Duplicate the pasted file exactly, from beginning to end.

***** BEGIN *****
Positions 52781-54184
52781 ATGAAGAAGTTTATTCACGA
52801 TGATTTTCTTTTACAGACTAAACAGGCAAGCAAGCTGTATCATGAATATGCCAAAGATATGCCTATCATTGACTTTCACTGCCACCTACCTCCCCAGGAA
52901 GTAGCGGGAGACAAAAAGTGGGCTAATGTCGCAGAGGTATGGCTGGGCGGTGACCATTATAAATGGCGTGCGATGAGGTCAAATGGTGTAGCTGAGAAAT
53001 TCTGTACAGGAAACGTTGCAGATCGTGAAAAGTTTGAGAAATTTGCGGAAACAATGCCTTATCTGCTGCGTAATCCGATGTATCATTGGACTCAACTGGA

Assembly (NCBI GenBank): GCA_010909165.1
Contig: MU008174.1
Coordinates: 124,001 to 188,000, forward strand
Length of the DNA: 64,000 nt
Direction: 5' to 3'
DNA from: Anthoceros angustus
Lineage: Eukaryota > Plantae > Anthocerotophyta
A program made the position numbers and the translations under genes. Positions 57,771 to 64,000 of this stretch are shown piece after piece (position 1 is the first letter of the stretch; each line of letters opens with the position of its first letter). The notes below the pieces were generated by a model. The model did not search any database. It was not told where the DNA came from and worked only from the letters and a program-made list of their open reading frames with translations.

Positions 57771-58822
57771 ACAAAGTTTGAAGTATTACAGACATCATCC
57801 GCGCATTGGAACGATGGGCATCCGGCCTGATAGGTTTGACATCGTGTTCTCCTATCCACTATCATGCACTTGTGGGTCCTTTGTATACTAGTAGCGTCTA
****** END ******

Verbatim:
Positions 52781-54184
52781 ATGAAGAAGTTTATTCACGA
52801 TGATTTTCTTTTACAGACTAAACAGGCAAGCAAGCTGTATCATGAATATGCCAAAGATATGCCTATCATTGACTTTCACTGCCACCTACCTCCCCAGGAA
52901 GTAGCGGGAGACAAAAAGTGGGCTAATGTCGCAGAGGTATGGCTGGGCGGTGACCATTATAAATGGCGTGCGATGAGGTCAAATGGTGTAGCTGAGAAAT
53001 TCTGTACAGGAAACGTTGCAGATCGTGAAAAGTTTGAGAAATTTGCGGAAACAATGCCTTATCTGCTGCGTAATCCGATGTATCATTGGACTCAACTGGA

Assembly (NCBI GenBank): GCA_010909165.1
Contig: MU008174.1
Coordinates: 124,001 to 188,000, forward strand
Length of the DNA: 64,000 nt
Direction: 5' to 3'
DNA from: Anthoceros angustus
Lineage: Eukaryota > Plantae > Anthocerotophyta
A program made the position numbers and the translations under genes. Positions 57,771 to 64,000 of this stretch are shown piece after piece (position 1 is the first letter of the stretch; each line of letters opens with the position of its first letter). The notes below the pieces were generated by a model. The model did not search any database. It was not told where the DNA came from and worked only from the letters and a program-made list of their open reading frames with translations.

Positions 57771-58822
57771 ACAAAGTTTGAAGTATTACAGACATCATCC
57801 GCGCATTGGAACGATGGGCATCCGGCCTGATAGGTTTGACATCGTGTTCTCCTATCCACTATCATGCACTTGTGGGTCCTTTGTATACTAGTAGCGTCTA